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Major Japanese Online Secondary Marketplace to Implement BTC Payments

Mercari plans to give users the option to make bitcoin payments by June this year.

Online second-hand goods marketplace Mercari, one of Japan’s largest consumer-to-consumer e-commerce platforms, is going to allow users to make purchases using bitcoin by June this year, according to a local outlet. Mercari itself has not confirmed the news.

According to a source, the payments will be processed by a Mercari subsidiary, Mercoin, which plans and develops services related to crypto assets and blockchain. The subsidiary will transfer bitcoin to the seller in yen and charge a transaction fee. It is not stated whether buyers choosing this payment option will also be double charged with a standard service fee.

Last March, Mercari launched a built-in crypto exchange allowing users between 20 and 74 years old to buy and sell BTC using their balance or sales proceeds and points from a loyalty program. Now, using these BTC within the app will also become possible.

Taking into account the volatility of bitcoin and the fact that many of its holders prefer to save their 'digital gold' rather than spend it on everyday purchases, it may be wise to also accept stablecoins. Payments made via the platform also lack the anonymity that many bitcoin holders value, and the process involves too many conversions (and the resulting fees): first, the user buys BTC using their balance, then the Mercoin converts it, and the seller eventually gets paid in yen and then can convert money back into bitcoin.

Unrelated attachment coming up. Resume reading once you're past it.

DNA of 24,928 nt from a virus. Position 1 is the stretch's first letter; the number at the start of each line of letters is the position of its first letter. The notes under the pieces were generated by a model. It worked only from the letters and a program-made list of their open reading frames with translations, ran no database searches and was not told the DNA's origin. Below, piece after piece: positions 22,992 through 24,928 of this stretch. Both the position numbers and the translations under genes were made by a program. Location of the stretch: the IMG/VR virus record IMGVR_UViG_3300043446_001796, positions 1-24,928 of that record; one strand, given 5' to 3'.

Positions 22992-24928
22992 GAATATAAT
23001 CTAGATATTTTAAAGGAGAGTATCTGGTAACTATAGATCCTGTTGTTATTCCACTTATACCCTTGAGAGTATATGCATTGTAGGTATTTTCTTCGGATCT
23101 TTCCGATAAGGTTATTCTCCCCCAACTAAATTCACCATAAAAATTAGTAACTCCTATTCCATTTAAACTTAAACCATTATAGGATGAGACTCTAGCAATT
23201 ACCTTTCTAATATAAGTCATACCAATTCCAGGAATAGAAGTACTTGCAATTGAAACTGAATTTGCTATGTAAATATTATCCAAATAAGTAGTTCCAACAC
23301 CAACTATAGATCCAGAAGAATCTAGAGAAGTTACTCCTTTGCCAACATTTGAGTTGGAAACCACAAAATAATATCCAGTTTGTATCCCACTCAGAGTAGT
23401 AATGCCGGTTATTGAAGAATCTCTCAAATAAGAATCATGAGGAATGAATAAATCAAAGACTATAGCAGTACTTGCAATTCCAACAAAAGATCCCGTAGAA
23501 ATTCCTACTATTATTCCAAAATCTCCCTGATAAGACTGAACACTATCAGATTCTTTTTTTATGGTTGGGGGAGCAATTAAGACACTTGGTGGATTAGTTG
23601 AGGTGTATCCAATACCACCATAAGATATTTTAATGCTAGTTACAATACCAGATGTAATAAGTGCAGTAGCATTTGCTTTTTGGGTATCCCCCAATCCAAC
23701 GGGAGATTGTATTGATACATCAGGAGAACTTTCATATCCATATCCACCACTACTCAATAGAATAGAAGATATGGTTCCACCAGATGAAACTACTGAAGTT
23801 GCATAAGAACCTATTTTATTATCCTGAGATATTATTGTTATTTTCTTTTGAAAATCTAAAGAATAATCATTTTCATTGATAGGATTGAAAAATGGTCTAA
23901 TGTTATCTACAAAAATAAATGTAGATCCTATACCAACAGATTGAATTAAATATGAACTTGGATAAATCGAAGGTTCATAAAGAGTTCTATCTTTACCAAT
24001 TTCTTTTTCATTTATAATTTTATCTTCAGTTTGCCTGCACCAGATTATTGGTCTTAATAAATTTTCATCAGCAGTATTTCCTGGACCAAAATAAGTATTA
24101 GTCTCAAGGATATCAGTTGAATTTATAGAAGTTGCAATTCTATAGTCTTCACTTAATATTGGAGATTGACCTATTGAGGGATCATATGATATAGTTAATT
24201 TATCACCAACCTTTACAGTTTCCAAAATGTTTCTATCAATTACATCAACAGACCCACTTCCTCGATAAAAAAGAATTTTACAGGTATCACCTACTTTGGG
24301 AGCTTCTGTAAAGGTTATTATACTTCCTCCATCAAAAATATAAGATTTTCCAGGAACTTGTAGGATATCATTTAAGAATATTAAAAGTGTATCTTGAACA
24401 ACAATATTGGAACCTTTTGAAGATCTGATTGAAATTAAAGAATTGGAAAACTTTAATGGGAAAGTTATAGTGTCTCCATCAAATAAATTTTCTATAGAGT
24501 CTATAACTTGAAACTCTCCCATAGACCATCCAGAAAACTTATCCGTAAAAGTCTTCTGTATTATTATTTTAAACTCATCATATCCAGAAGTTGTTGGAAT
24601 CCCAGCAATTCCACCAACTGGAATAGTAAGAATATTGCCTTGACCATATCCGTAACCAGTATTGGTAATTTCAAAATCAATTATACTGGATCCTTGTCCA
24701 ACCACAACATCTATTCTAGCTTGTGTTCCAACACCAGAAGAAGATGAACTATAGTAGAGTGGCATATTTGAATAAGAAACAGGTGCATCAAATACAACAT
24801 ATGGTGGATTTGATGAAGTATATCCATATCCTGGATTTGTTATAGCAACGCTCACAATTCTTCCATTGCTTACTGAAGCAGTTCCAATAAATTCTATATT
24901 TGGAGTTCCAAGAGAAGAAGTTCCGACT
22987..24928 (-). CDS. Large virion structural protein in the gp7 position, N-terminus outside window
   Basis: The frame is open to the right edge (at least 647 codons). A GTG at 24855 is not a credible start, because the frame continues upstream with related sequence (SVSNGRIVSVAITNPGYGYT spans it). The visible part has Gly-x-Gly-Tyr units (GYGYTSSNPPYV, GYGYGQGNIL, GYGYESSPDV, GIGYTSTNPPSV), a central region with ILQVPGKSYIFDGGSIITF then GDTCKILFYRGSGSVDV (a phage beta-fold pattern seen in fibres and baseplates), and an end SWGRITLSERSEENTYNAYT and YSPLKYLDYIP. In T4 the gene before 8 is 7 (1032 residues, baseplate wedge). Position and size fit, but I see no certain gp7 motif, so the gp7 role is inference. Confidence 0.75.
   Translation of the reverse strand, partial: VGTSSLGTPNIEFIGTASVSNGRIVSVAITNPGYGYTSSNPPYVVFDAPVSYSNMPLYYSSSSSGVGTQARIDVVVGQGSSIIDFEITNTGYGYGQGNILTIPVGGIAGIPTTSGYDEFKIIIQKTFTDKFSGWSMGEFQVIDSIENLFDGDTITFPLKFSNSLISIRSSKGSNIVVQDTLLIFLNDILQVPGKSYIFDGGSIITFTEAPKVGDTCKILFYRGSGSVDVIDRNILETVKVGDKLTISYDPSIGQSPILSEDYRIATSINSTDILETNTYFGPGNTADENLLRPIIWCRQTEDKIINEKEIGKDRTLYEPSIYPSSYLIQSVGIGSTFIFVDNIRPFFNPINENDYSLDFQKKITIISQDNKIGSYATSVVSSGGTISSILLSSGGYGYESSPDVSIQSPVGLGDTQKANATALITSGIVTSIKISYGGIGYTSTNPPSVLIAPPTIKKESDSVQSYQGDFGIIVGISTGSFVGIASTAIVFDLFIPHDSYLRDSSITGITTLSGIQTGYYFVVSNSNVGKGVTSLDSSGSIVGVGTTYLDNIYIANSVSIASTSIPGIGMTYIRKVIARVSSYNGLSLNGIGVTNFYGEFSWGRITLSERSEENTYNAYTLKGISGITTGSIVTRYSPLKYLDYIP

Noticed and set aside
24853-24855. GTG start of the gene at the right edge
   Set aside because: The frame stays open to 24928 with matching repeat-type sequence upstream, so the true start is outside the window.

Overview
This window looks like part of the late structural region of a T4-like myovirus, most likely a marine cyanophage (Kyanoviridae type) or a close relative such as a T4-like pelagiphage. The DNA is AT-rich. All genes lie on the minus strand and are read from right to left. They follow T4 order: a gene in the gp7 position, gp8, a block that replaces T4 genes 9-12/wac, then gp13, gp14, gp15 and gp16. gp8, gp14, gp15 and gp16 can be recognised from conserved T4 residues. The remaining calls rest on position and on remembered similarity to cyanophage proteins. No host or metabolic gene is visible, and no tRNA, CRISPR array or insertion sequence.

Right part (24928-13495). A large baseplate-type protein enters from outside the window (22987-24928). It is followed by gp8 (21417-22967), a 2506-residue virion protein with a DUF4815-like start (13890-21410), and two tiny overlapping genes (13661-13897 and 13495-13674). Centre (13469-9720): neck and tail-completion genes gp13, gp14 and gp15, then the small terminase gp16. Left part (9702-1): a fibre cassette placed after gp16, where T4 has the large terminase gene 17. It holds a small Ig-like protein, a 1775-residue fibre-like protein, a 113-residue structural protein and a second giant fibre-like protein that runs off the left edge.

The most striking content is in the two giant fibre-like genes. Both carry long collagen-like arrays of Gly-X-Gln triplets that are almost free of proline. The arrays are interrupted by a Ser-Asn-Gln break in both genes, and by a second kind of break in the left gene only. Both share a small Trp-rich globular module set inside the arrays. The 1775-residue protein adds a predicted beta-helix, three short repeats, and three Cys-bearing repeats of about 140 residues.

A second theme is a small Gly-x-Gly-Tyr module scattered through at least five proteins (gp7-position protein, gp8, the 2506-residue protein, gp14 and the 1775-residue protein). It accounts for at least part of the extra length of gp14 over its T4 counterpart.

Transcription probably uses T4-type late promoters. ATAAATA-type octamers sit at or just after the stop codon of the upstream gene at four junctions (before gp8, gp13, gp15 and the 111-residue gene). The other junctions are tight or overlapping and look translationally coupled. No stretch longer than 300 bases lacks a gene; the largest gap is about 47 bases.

Bitcoin adoption is accelerating worldwide, according to various metrics. For example, the BTC Map created from crowdsourced data shows that the number of merchants accepting BTC has almost tripled in the past year, reaching 6,332 locations. 

Over the last few years, Japan has been reshaping its traditional taxation guidelines and legal framework to welcome crypto investors and the innovation that brings. Last year, the Payment Services Act was revised to allow local distributors to handle “collateralised” stablecoins backed by legal tender and to let licensed financial institutions issue stablecoins. A recent report by PwС revealed that the country showed comprehensive involvement across four analysed areas: legal framework for stablecoins, compliance with the 'Travel Rule', licensing and registration, and overall development of crypto regulations. We earlier reported that local financial entities had also expressed interest in decentralised technology, entering partnerships with major crypto players including Circle and Binance.

However, according to the Global Index by Chainalysis, Japan is not among the leading countries when it comes to crypto adoption. The alleged reason for this is the relatively low-level national currency inflation and high taxes on crypto.

Accepting bitcoin is an important milestone and a major image boost for the crypto-oriented company. The fact that huge companies across the globe have started to adopt crypto payments and that some governments are trying to create a legal framework that allows that kind of transactions is a good sign for the future.